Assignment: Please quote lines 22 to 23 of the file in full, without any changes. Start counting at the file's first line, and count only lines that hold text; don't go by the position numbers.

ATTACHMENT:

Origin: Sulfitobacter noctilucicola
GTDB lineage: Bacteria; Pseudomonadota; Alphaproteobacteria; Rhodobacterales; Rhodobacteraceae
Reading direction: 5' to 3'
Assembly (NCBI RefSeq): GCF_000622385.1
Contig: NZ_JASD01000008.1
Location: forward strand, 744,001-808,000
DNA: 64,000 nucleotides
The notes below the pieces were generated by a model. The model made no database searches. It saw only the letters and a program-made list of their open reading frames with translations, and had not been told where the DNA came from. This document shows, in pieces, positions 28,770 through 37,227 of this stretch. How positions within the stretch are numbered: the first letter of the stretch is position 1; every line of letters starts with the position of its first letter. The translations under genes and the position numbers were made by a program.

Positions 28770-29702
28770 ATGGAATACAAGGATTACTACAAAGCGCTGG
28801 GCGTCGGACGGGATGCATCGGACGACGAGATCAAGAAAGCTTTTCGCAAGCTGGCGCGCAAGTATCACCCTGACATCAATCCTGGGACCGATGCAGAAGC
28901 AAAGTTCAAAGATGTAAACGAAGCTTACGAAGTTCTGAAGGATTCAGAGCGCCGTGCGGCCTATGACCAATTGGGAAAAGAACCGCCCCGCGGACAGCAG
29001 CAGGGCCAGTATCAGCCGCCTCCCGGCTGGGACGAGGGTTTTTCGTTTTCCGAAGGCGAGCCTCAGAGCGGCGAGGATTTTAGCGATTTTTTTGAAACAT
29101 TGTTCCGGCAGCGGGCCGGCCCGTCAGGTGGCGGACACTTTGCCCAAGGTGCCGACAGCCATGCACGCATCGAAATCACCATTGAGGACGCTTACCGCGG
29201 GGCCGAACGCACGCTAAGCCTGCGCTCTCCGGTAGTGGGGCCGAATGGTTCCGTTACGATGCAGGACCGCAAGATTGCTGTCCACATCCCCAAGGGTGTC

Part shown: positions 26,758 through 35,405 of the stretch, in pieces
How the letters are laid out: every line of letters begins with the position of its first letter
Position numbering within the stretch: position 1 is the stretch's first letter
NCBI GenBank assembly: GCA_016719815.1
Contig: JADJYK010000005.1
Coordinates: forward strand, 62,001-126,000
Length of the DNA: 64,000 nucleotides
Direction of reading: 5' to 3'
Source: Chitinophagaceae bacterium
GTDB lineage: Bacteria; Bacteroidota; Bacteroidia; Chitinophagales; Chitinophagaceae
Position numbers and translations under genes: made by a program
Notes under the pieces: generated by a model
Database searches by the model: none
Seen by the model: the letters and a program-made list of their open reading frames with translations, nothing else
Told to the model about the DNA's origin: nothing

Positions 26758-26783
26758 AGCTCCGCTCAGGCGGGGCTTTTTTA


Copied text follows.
Length of the DNA: 64,000 nucleotides
Direction of reading: 5' to 3'